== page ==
RSAC unwrapped: two key themes from this year’s conference

by Bruce Snell

02 June 2021

Data on tablet screen

Topics in this article

The resiliency of organizations was the theme of the recent RSA Conference, one of the premier cybersecurity conferences across the globe, and among the big issues discussed was the long-standing shortage of qualified cybersecurity professionals. After all, it’s hard for an organization to be resilient when it doesn’t have enough cybersecurity professionals to handle the changing landscape and the organization’s evolving needs.

No surprise there.

People discussing data on screens

Training cybersecurity professionals is essential to bridging the skills gap

Keynote speaker Chuck Robbins, Cisco’s chairman and CEO, told attendees that there are more unfilled cybersecurity jobs across the globe than there are actual cybersecurity professionals working today. He noted there are 4 million open positions, with only about 2.8 million cybersecurity professionals out there to fill them and seventy percent of cybersecurity professionals say the organizations they work for are impacted by the skills shortage. One solution he suggested is training more cybersecurity professionals, including retraining existing employees, and better training programs are definitely needed.

But is that enough?

Bridging the skills gap

I think there’s also room for a conversation about additional approaches, including automation and managed detection and response (MDR), to help bridge that skills gap. Artificial intelligence and other automation technologies are gaining traction in cybersecurity, with tools like security orchestration, automation and response (SOAR) helping to coordinate cybersecurity responses.

For many businesses, moving to an MDR service may also make sense. MDR can add an additional layer to automated cybersecurity tools, with a managed service provider bringing in the people an organization needs to fill in its security gaps. At many companies, security professionals or the management team can have trouble trusting an automated security response system. I have seen many instances of intrusion prevention systems put in place but left in “detect only” mode. But an MDR service combines automation with analysts in place to put human eyes on the security issues as well.

If you think about it, threat actors are already automating, scaling and becoming increasingly innovative. In order to keep up with the threats, automation is key. But this doesn’t mean there is no one at the helm. Today there is almost too much threat intelligence to sift through making it easier to miss a major threat within the desired breach exposure time. Automation frees up threat analysts to look at the bigger picture.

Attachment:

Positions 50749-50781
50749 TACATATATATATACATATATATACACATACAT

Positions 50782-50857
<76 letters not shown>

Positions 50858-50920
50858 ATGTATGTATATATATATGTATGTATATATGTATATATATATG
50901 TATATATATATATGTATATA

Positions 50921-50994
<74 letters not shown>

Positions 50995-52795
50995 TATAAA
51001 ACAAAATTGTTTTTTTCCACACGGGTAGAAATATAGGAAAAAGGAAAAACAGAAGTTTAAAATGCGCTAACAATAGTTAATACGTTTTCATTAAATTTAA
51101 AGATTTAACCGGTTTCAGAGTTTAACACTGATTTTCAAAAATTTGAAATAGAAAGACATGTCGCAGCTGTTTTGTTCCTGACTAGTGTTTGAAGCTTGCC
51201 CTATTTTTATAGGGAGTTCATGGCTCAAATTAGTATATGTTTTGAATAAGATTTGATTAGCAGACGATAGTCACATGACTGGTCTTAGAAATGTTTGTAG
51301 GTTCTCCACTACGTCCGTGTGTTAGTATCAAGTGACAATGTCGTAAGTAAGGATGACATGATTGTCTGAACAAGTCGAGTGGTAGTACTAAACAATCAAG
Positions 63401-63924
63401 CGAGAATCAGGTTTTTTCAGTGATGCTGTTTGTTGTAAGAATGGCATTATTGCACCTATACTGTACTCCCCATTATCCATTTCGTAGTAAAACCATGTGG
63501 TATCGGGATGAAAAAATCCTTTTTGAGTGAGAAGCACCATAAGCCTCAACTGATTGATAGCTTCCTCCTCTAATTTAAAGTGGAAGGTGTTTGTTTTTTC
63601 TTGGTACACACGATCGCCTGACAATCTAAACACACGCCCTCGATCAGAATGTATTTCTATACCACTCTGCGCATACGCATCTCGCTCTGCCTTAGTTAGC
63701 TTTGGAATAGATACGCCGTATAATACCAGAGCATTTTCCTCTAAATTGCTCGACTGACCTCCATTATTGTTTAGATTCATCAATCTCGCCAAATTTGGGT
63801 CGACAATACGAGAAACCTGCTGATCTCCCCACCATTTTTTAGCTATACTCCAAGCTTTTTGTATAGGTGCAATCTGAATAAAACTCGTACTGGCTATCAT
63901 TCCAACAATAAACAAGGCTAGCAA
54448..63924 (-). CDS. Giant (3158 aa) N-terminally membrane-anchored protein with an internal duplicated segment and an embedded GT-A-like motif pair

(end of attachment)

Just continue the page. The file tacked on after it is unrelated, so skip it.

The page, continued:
Securing the supply chain

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A ransomware criminal ecosystem is on the rise, with developers creating it for other cybercriminals, or affiliates, to use

In addition to the skills shortage, supply chain security was another big topic at the RSA Conference. The recent SolarWinds and Colonial Pipeline attacks were covered heavily – both generating a lot of discussion.

Ransomware has become a popular attack vector for cybercriminals, who see that it can bring them a quick payday. We’re seeing the rise of a ransomware criminal ecosystem, with developers creating it for other cybercriminals, or affiliates, to use.

It appears that some criminals using ransomware have shifted their targets, with the previous gentlemen’s agreement not to attack organizations that provide critical resources now falling by the wayside. The attack on Colonial Pipeline is the latest example of a noticeable shift toward attacking critical infrastructure.

I think key to securing the supply chain and fighting ransomware, and other attacks, beyond automation, intelligence and incident response (and tools like SOAR or MDR) is, yes 1) training employees to practice better cyber hygiene, but also 2) industry accountability.

The bottom line

Education is key, because a lot of the threats today penetrate a company’s IT infrastructure when an employee clicks on a malicious link in a phishing email or downloads a file they shouldn’t. If every organization can focus on training every employee in security awareness, that's going to go a long way to curbing the success of common attacks on these and other known vulnerabilities. But it’s not enough.

In terms of accountability, I think the public and private sector can collaborate on a much bigger scale and hold each other accountable to maintaining at least a baseline of cybersecurity responsibility. I love “hole in the wall” restaurants, but if a place has a “C” rating from the health department, I might try someplace else instead. If we applied a similar system to cybersecurity preparedness, it could help companies be more confident about their partner ecosystem. If one company is selected over another because it has an “A” rating in cybersecurity preparedness while their competitor has a “B” rating, then that means cybersecurity responsibility can affect the business bottom line and that’s when I think we’ll see some real traction.

One of the main messages coming out of RSA is that cybersecurity has a huge human component, whether it involves employee security training, working around the skills shortage, or expecting more from ourselves and the industry as a whole.

My colleague, Setu Kulkarni, and I discussed this and more in a recent podcast with cybersecurity influencer Byron Acohido. Give it a listen here.

Bruce Snell

Bruce Snell

VP Security Strategy and Transformation, Security Division at NTT Ltd.